To enjoy the full Mail & Guardian online experience: please upgrade your browser
12 Jul 2012 08:42
Nigeria's Minister of Petroleum Resources Diezani Alison-Madueke. (Dieter Nagl, AFP)
The Petroleum Industry Bill's (PIB) passage is needed to unblock billions of dollars of stalled investment into exploration and production, but it has been stuck for about five years as ministers and parliamentarians disagreed on details.
"[Cabinet] today approved the final draft of the new PIB. We expect that within the next few days Mister President will forward it to the national assembly," Minister of Petroleum Resources Diezani Alison-Madueke told reporters on Wednesday at the presidential villa.
Industry participants say the Bill is needed to halt a decline in crude production in Nigeria.
The Bill includes plans to partly privatise and list the state oil company, tax oil company profits at 20% for deep offshore and 50% for shallow or onshore, and give the oil minister supervisory powers over all oil institutions.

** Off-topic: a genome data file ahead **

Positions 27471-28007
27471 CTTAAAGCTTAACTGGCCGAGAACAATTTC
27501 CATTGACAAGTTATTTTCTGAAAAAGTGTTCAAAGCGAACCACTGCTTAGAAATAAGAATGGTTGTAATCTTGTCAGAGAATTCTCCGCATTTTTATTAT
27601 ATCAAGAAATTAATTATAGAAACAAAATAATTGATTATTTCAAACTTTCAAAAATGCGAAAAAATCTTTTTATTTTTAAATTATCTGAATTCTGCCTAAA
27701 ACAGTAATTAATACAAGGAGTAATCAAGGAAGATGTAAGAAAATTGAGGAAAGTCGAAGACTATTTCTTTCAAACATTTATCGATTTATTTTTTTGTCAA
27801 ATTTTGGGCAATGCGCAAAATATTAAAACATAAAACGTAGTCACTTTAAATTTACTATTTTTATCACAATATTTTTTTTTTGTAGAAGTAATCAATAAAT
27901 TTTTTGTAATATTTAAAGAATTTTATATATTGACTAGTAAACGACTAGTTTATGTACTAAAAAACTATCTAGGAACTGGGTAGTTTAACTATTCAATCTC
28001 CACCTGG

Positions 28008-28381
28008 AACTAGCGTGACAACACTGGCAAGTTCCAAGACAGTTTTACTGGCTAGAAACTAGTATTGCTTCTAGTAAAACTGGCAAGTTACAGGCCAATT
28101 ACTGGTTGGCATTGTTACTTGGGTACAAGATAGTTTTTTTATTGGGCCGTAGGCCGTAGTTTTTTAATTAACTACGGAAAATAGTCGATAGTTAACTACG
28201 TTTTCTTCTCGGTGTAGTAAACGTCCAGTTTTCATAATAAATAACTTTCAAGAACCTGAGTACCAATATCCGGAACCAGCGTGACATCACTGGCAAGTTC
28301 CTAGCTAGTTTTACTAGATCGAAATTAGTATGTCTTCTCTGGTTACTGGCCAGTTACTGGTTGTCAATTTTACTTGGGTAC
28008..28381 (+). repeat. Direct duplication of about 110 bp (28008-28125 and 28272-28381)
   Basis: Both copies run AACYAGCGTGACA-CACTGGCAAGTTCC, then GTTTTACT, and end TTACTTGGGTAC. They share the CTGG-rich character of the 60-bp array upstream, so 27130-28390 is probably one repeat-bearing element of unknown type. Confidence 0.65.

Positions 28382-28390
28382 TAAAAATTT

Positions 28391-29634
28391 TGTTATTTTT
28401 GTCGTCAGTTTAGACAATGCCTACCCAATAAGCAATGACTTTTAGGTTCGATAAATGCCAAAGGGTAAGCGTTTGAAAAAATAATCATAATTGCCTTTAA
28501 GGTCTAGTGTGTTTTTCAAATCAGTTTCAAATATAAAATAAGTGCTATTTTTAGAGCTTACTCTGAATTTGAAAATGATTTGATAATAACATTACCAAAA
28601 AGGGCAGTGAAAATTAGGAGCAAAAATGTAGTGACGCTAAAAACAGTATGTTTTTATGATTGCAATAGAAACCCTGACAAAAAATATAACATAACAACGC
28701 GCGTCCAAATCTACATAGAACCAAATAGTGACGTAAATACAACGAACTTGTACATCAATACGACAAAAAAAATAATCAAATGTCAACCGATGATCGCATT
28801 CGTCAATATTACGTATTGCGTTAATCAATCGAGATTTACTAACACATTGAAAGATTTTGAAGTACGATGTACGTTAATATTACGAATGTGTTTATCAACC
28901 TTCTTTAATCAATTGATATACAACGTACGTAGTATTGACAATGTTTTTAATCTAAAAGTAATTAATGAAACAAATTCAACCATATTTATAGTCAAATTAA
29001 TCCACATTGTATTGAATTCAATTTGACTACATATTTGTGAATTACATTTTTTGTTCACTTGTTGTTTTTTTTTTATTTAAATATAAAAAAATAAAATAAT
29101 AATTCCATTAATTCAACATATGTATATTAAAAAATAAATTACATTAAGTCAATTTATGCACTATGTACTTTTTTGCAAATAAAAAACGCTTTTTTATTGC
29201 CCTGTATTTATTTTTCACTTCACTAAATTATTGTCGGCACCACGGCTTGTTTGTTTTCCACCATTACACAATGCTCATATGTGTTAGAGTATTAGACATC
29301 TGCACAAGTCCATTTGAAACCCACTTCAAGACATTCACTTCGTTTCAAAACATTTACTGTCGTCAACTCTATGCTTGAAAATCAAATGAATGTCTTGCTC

"The new PIB is going to make the oil industry more competitive and accountable.
It proposes revolutionary changes in the industry," Alison-Madueke said.
Industry experts have said that the tax terms in the latest Bill are more favourable to foreign oil companies like Shell, Exxon, Chevron and Total than previous drafts.
There is no guarantee that lawmakers will push through the Bill.
The Bill would also lead to an overhaul of the Nigerian National Petroleum Corporation (NNPC).
The oil minister said that NNPC would be unbundled and an independent National Oil Company (NOC) would be created, which would be listed and take over current infrastructure owned by Nigeria's government.
But the final draft does not make clear which assets the NOC will take over and if it will be given the most valuable production sharing contracts. – Sapa
Create Account | Lost Your Password?